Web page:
Steve McConnell, After the Gold Rush: Creating a True Profession of Software Engineering, Microsoft Press, Redmond, Wash., 1999. This book is a set of essays that argue in favor of treating software development as an engineering discipline. It discusses the state of the art in software engineering and the work needed to establish software engineering as a profession.
Software Engineering Coordinating Committee: http://computer.org/tab/swecc. This Web site contains current information related to the IEEE Computer Society and ACM initiative to define software engineering as a profession.
Software Engineering Body of Knowledge: http://www.swebok.org. This Web site describes the work in progress on the software engineering body of knowledge project.
Software engineering code of ethics: http://computer.org/tab/swecc/code.htm. This Web site contains the text of both the short and long versions of the Software Engineering Code of Ethics and Professional Conduct adopted by the IEEE Computer Society and ACM.
Association of Professional Engineers and Geoscientists of British Columbia Software Engineering: http://www.apeg.bc.ca/cse/cse.htm. This site contains white papers related to British Columbia's software engineering educational and licensing initiatives.
The Texas Board of Professional Engineers software engineering licensing page: http://www.main.org/peboard/sofupdt.htm. This describes Texas's program for licensing professional engineers in software.
ACM's position on software licensing: http://www.acm.org/serving/se_policy. This site contains the ACM's position on licensing of software engineers.
University of Texas's professional ethics site: http://www.cs.utexas.edu/users/ethics/professional.html. This site contains numerous links related to ethics, standards, education, and professionalism in software engineering and computer science.
Rochester Institute of Technology: http://www.se.rit.edu. This site describes RIT's program, including detailed class listings and descriptions.
McMaster University: http://www.cas.mcmaster.ca/cas/undergraduate/SEprogrammes.html. This site describes McMaster's program, including detailed class listings and descriptions.
IEEE Computer Society Web site: http://computer.org. This site contains links to committees, conferences, and other opportunities to be professionally active in software engineering through the IEEE Computer Society.
ACM Web site: http://www.acm.org. This site contains links relating to participating in software engineering through the ACM.
Construx Software's software engineering professionalism site: http://www.construx.com/profession. This site contains information about how you can participate in the emerging profession of software engineering. It contains pointers to current information about university courses, state-by-state licensing initiatives, and other resources. It also contains detailed reading lists for self-study programs in software engineering.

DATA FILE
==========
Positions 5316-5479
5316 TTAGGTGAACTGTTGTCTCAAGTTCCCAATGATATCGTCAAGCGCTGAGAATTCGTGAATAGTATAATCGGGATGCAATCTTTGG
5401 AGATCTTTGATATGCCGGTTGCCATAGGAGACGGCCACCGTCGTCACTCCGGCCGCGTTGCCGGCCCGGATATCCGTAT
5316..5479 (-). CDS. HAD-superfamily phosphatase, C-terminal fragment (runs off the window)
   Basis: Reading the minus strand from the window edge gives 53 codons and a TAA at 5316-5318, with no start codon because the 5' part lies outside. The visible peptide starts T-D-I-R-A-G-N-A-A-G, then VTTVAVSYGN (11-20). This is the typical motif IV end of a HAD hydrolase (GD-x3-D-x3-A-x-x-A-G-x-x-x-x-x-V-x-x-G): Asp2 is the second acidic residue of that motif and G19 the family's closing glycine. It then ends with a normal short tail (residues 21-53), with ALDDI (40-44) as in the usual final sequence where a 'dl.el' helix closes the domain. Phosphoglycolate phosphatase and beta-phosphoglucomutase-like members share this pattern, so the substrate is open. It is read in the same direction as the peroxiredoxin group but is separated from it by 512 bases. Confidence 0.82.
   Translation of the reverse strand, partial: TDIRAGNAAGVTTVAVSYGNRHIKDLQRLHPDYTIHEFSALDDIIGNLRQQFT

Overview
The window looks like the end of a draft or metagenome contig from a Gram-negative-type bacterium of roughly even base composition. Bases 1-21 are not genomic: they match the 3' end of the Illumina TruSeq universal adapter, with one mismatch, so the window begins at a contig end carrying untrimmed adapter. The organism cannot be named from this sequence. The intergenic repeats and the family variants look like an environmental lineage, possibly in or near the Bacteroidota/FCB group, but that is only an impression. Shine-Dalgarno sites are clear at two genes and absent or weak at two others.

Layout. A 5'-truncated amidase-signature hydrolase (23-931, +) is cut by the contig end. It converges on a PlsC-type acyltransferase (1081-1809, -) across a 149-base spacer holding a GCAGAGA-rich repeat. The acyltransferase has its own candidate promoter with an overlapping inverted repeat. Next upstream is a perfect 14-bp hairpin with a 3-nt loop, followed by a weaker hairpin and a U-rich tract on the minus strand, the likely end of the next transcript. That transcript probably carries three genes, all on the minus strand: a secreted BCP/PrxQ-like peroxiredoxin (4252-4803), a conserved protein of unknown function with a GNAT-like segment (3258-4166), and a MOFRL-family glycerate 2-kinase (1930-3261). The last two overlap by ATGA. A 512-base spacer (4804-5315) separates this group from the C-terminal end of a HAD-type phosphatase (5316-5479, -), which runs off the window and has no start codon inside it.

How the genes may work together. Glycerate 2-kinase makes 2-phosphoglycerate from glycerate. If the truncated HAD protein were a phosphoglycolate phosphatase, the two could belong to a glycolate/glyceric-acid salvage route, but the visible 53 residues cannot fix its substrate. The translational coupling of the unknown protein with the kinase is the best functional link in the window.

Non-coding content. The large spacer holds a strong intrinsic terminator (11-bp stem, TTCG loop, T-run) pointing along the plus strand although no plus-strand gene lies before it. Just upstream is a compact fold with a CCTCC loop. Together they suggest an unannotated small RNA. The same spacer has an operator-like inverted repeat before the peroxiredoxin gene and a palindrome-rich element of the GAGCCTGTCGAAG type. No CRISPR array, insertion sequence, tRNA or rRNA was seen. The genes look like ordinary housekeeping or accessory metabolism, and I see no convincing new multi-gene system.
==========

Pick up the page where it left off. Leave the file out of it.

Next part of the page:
SWECC (the official name is "SWEcc") was formed 1 January 1999 to foster the evolution of software engineering as a professional computing discipline. This committee replaced a prior ad hoc committee, the Joint IEEE Computer Society and ACM Steering Committee for the Establishment of Software Engineering as a Profession, formed by the two societies in January 1994. The committee's purpose is "to establish the appropriate sets(s) of criteria and norms for professional practice of software engineering upon which industrial decisions, professional certification, and educational curricula can be based."
Since 1993, the IEEE Computer Society and the ACM have been actively promoting software engineering as a profession, notably through their involvement in the IEEE Computer Society and ACM, the original joint committee, and now SWECC. Achieving consensus by the profession on a core body of knowledge is a key milestone in all disciplines and has been identified by the SWECC as crucial for the evolution of software engineering toward a professional status. The development of the Guide to the Software Engineering Body of Knowledge will follow a complete survey to clarify the knowledge, skills, and scope of responsibilities required of software engineers of various types and seniority, with designated knowledge area specialists responsible for identifying the topics within the assigned knowledge area and identifying reference material for each topic. Visit http://www.swebok.org for information and recent developments.
The Joint Task Force on Software Engineering Ethics and Professional Practice, under the auspices of the original joint committee, developed a Software Engineering Code of Ethics and Professional Practice that documents software engineers' ethical and professional responsibilities and obligations. Both the IEEE Computer Society and ACM approved the code in 1998. The task force in charge of the document has circulated it and is collecting comments from software engineering professionals around the world. Visit http://www.computer.org/tab/swecc/SWCEPP.htm for more information on this document and its task force.
In 1997, the Software Engineering Education Project was created, also under the auspices of the original joint committee, with a mandate to develop curriculum recommendations for software engineering programs. The project chose to work on undergraduate education first and began by developing accreditation criteria appropriate for undergraduate programs. The intent was to use accreditation criteria as a specification for developing a model undergraduate program. This effort was completed in mid 1998, and the IEEE Computer Society and ACM approved the accreditation criteria in November 1998. For more information and a summary of the project results, visit http://www.computer.org/tab/swecc/sweep.htm.
A not-too-surprising lesson learned by all volunteers involved in the first few years of this committee's activity was that things take a lot more time and effort than predicted. These early achievements are just a small but important step in the definition of a new profession, the full definition of which will take a few more years to achieve. The committee's future plans include continued and expanded work on the software engineering body of knowledge, education, and the code of ethics. To get involved or find more information, visit the IEEE Computer Society and ACM SWECC Web site, http://www.computer.org/tab/swecc.